Intensive and Extensive
Basically there are two different types of green roof systems, either intensive or extensive. You will know the two types by their structures. An intensive roof normally requires a very massive structure to support it. If for example we wanted to have trees growing on top of our roof, it would be necessary to provide soil approximately three feet deep to sustain the desired vegetation. As you can imagine when that soil is wet, it will present a massive dead load on the structure. You will typically find an intensive system on parking decks, massive structures, and things like that where you have the structural capacity to support that kind of load. An extensive green roof system on the other hand is a very lightweight system that will impose a minimal dead load on the structure of the building. Typically with an extensive roof system, the entire area of the roof is green. The final roof covering is intended to make the entire roof appear like a meadow or field in a natural state. There are a variety of different elements involved in extensive and intensive roof systems. Each one of these roof systems will consist of a structural deck with insulation to comply with local energy codes on top of that. One questions often asked is; will the green roof itself add r-value to the roof system and to the building? The answer is yes; but only at certain times of the year. We are going to try to keep these roofs moist and anything that is wet becomes a thermal conductor, not an insulator. When you are calculating the r-value for a roof you should not include any additional r-value that will be generated by a green roof system. Always include the amount of insulation that will necessary to give the proper r-value required for the building.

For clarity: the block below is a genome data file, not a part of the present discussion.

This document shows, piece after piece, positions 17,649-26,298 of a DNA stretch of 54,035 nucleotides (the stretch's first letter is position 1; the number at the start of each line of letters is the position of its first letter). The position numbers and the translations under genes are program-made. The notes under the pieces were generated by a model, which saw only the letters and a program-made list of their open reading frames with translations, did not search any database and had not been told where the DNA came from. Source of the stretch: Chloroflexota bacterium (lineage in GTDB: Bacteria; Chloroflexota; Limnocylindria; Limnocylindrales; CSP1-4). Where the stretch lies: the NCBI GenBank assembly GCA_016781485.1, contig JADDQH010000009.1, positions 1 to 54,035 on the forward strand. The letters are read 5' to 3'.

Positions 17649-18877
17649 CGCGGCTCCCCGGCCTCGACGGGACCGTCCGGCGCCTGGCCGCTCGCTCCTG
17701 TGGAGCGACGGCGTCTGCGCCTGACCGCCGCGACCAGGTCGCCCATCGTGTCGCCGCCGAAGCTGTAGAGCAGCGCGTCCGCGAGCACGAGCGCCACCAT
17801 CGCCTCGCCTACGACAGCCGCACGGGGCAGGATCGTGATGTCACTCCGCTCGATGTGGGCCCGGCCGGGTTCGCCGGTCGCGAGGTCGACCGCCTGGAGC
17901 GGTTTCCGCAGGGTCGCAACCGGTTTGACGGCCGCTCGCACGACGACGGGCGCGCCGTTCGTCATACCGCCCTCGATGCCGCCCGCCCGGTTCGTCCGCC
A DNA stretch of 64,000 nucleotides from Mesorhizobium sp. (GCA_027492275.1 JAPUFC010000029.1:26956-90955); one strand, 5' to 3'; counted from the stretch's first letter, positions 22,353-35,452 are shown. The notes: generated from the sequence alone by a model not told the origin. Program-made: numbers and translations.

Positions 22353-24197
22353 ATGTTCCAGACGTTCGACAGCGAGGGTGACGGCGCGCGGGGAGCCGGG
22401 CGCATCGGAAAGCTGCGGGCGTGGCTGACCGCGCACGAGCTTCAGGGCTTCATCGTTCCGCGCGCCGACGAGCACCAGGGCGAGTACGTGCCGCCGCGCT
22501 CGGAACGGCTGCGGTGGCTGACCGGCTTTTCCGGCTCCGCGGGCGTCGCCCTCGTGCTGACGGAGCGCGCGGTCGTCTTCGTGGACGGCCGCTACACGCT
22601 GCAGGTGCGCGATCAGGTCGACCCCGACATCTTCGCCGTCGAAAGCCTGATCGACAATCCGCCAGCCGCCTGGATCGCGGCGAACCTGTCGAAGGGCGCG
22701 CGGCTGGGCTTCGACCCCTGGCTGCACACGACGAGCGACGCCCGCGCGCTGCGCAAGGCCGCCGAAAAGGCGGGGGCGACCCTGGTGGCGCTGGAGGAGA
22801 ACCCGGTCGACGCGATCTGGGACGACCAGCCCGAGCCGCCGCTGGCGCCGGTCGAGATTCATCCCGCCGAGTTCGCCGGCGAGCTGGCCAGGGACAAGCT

Extends Life of The Roof
Greatly Reduces Interior Sound Levels
Dramatically Reduces Storm Water run-off and flow rate
Reduces Cost Over the Life of the Roof
Restores Ecological and Aesthetic Value to Open Spaces
Aesthetic and Psychological Benefits of Green Roofs
Growing mediums for green roofs are as diverse as the species of vegetation being installed. Sedum (stone crop) is famous for growing in locations with no soil present, hence the name. Sedum will actually leave a nutrient rich environment and migrate to a less desirable medium such as rock or concrete. A desirable soil mix will be lightweight, allow rapid drainage of excess moisture and contain a minimal amount of organic matter.
It is not uncommon to see beautifully designed buildings adorned with some type of vegetation to enhance its façade. From parking structures and shopping centers to hospitals and apartment buildings, roof top plantings can help make an otherwise inanimate structure come to life.
The EnviroTech roof system was developed to provide one of the lightest, easiest to install, economical and most efficient Green roofs on the market. The Waterproofing membrane was specifically designed for Green roof applications.
Famoflor Mat I
Vegetation mats on roofs with root-resistant sealing membranes have proved successful in practice for over 20 years. The outstanding characteristic of FamoFlor is the high pore volume of approximately 95%. Vegetation mats store about 6 times their own weight in water with a maximum weight of only 10.2 lb. per sq ft (50 kg per square meter). Built-in clay minerals as well as long-term fertilizers and various mineral substances in the vegetation mat guarantee sustainable supplies of nutrients. Different pore sizes drain, filter and store water, even during sustained dry periods, and allow plants to grow safely.